Lecturer: Vince Knight

Office: M1.30

email: knightva@cf.ac.uk

chat: https://gitter.im/computing-for-mathematics/Lobby

Office hours: Thursday 1400-1600

What you have learnt this week:

Using numpy to carry out linear algebraic calculations.

Numerical approximation

Some of you carried out the following calculation and noticed that something wasn’t quite right:

>>> import numpy as np
>>> A = np.matrix([[1, 2, 4], [5, 3, 1], [5, 1, 8]])
>>> Ainv = np.linalg.inv(A)
>>> b = np.matrix([[1], [2], [3]])
>>> np.array_equal(Ainv * b, np.linalg.solve(A, b))


>>> Ainv * b
matrix([[ 0.35632184],
        [ 0.02298851],
        [ 0.14942529]])
>>> np.linalg.solve(A, b)
matrix([[ 0.35632184],
        [ 0.02298851],
        [ 0.14942529]])

This is due to numerical error which is a normal process when dealing with numerical calculations.

We can however check for equality with a tolerance for numerical error:

>>> np.isclose(Ainv * b, np.linalg.solve(A, b))
matrix([[ True],
        [ True],
        [ True]], dtype=bool)

Including code in LaTeX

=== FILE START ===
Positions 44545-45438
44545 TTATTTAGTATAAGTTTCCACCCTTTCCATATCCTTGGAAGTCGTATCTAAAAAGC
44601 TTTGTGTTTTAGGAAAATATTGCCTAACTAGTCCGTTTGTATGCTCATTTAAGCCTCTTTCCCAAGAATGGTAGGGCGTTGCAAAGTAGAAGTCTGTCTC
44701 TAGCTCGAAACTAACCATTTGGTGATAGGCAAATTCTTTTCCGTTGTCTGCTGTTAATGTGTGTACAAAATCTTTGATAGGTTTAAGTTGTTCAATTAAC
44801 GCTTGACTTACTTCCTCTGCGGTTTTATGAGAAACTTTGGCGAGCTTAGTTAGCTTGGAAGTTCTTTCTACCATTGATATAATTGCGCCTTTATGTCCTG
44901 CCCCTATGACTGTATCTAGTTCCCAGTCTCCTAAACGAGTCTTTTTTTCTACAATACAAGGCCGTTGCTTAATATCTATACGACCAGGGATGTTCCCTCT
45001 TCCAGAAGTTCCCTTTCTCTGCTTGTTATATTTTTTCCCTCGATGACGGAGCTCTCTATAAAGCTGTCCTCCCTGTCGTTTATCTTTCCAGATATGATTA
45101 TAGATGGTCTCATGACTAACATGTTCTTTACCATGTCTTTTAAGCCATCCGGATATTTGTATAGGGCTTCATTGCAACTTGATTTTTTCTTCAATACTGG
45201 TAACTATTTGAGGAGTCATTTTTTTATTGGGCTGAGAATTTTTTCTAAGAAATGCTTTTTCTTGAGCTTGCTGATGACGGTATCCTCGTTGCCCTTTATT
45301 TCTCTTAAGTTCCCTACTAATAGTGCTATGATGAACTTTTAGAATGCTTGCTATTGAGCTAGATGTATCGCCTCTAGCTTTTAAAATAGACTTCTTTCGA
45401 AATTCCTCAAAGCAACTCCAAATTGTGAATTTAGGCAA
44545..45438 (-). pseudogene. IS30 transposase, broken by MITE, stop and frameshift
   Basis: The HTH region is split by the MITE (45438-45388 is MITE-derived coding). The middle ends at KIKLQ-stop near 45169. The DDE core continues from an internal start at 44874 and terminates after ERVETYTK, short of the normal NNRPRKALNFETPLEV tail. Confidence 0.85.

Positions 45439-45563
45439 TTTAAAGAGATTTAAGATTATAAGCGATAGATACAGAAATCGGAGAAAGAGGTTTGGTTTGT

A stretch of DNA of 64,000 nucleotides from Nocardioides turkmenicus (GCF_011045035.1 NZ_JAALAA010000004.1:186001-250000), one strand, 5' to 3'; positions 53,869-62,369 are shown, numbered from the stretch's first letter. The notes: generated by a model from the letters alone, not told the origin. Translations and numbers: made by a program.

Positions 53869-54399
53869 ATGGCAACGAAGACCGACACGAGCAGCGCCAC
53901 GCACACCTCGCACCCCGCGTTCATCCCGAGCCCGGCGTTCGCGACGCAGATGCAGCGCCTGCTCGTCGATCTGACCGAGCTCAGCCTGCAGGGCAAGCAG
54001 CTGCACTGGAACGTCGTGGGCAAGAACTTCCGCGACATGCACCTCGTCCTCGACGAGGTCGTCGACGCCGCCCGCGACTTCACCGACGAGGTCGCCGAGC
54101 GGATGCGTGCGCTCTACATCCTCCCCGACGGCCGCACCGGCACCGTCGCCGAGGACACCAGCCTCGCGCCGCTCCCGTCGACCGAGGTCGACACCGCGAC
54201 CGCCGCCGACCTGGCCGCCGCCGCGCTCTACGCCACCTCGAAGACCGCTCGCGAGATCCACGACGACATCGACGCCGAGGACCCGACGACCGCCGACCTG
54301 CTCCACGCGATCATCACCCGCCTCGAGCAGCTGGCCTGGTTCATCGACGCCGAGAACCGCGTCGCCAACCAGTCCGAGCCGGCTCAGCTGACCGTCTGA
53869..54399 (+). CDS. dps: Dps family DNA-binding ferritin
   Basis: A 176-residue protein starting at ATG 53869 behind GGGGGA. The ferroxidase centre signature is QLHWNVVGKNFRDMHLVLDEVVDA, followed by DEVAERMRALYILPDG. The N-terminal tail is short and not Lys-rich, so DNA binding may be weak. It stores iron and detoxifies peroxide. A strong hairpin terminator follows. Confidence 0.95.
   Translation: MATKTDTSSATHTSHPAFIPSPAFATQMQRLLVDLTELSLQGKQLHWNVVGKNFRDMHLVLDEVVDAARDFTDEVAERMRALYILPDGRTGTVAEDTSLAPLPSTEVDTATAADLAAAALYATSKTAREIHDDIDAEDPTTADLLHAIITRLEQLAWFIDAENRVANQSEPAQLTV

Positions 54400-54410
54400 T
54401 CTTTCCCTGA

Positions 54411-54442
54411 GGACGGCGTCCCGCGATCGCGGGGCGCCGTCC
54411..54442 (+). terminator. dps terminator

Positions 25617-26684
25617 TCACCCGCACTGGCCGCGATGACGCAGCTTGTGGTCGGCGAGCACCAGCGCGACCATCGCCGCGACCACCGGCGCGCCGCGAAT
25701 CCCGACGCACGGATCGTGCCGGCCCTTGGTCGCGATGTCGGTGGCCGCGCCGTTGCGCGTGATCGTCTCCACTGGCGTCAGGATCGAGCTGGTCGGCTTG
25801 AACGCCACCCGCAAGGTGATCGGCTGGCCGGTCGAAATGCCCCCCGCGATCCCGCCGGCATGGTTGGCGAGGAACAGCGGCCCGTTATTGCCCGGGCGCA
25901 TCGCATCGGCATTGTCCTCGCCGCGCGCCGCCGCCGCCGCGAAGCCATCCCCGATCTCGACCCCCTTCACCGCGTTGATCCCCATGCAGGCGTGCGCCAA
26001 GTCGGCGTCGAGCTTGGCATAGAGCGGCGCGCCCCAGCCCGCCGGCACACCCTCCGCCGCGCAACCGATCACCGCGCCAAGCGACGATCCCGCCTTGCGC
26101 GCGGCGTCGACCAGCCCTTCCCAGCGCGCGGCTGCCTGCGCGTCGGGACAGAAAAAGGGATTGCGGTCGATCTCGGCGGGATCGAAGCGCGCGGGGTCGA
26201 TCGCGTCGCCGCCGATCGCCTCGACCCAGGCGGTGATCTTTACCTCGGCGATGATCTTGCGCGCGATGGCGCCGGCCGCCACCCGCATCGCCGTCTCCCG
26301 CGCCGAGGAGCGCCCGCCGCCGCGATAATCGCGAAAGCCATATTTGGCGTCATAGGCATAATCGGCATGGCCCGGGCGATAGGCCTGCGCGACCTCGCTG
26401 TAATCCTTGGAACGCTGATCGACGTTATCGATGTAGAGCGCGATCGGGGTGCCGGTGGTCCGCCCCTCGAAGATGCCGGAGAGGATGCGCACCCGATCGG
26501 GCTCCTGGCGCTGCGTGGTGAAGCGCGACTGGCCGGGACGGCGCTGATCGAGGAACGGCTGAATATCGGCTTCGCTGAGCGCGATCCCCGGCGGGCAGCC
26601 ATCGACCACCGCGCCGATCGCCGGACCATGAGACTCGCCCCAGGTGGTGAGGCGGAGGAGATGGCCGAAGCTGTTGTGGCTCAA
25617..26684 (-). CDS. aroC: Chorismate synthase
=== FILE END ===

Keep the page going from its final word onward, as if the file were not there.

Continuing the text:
There are various ways to include code in LaTeX documents, one of the nicest is to use the minted library, however this might not work on all systems (it works fine on overleaf). The simplest approach is to use the listings package like in the model solution. Here is a small example:



Here is some amazing code:

for i in range(20):


Searching for LaTeX commands

Keep in mind that overleaf, texworks, cloud.sagemath are just interfaces to LaTeX, so when searching for how to do things don’t include those terms. For example search for “how to change margin size in LaTeX” and not “how to change margin size in overleaf”.

Page limit

3 pages is a strict upper limit.


Most of you have come up with great ideas for your projects, if you are still looking for inspiration, here are some blog posts I have written that might be of interest: